Here are 4 ideas I found especially intriguing:
1. Hire journalists.
He said journalists are his favorite people because we can “blend the art of storytelling (literature) with the science of reporting (journalism).” Amen brother. I could not have said it better.
Beyond that nice pat on the back, the craft of gathering information through interviews and other sources, preparing it and sharing it with targeted digital audiences is essentially New Media.
2. Focus on your target audiences.
This is standard practice. McCracken divided this category based on the primary audience, secondary audience and tertiary audience. I was interested in his advice to set objectives for your content, such as "getting revenue or generating excitement." My goals for this blog are to generate sales, especially for my consulting services, and to educate my audiences.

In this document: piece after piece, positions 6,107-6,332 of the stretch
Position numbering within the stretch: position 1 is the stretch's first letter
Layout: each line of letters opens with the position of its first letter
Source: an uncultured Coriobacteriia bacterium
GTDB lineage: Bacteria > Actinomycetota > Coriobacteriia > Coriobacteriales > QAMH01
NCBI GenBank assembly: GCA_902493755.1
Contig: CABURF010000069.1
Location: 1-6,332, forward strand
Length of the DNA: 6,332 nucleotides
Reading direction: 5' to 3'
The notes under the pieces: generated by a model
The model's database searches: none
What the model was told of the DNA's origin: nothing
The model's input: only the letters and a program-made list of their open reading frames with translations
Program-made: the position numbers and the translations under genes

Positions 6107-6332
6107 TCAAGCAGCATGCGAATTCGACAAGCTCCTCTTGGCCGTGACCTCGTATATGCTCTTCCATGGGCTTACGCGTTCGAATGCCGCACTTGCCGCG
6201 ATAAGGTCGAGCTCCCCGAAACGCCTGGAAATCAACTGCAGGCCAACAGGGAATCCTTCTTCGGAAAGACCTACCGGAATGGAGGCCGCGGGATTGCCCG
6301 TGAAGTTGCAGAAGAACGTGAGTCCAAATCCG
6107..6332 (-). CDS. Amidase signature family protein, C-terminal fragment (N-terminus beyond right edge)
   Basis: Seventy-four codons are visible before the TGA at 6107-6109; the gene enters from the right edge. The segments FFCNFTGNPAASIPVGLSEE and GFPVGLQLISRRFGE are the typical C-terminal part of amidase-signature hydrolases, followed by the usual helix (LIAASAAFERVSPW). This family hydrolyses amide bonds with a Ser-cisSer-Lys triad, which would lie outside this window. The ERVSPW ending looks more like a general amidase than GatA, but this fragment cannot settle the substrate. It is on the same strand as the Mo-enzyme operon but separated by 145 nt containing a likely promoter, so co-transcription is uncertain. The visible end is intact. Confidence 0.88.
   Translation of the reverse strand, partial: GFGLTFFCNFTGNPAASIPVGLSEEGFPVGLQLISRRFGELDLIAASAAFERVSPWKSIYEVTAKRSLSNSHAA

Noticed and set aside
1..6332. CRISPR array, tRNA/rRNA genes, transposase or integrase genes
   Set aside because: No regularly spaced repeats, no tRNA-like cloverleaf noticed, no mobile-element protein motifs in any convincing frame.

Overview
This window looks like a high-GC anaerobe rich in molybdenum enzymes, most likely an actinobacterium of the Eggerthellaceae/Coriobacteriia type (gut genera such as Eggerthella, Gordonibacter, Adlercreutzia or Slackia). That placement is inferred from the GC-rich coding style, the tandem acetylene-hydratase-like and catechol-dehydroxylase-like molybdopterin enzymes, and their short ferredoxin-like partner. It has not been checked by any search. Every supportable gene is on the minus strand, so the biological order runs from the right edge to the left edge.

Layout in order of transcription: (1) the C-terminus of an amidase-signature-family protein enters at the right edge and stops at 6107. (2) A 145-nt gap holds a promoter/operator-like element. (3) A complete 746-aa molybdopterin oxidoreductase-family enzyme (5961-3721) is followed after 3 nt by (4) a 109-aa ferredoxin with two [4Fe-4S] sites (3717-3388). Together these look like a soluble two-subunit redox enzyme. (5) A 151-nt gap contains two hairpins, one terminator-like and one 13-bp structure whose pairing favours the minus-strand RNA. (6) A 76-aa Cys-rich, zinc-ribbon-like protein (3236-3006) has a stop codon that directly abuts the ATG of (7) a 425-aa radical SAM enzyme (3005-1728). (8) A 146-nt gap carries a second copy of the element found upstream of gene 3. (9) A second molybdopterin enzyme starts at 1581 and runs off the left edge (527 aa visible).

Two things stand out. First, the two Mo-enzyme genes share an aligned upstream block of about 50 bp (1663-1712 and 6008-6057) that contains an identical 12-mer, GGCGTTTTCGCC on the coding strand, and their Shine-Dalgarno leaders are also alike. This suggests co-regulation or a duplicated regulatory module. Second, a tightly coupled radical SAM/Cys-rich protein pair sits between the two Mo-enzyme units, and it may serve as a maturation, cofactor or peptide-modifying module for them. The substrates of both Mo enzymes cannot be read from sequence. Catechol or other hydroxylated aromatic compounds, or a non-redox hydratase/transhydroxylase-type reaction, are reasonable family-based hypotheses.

3. Use visuals.
Video and photos generate more interest, McCracken indicated. Check out this Yahoo! eye-tracking study about the way people browse webpages: http://goo.gl/pxzO. It will be helpful in developing your content.
4. Promote your content.
McCracken touched briefly on search engine optimization and social media for promotional purposes. He said he planned to delve deeper at the next Meetup.
Some practices I found beneficial are: sharing content on Twitter and other social sites, paying attention to the uniqueness of each platform and speaking the lingo accordingly. Another tactic is to use highly searched keywords.
The Zen of Social Media Marketing by Shama Hyder Kabani
I heard Shama speak at a Social Media Club of Dallas event on 4.22.10. I bought and quickly devoured The Zen. It's a must-have because it's practical and filled with effective case studies.
World Wide Rave: Creating Triggers That Get Millions of People to Spread Your Ideas and Share Your Stories by David Meerman Scott
This summer my brother turned me on to this book and it's a gold mine because David's ideas are fun, first of all, and unique. He, too, says "hire a journalist." Yay!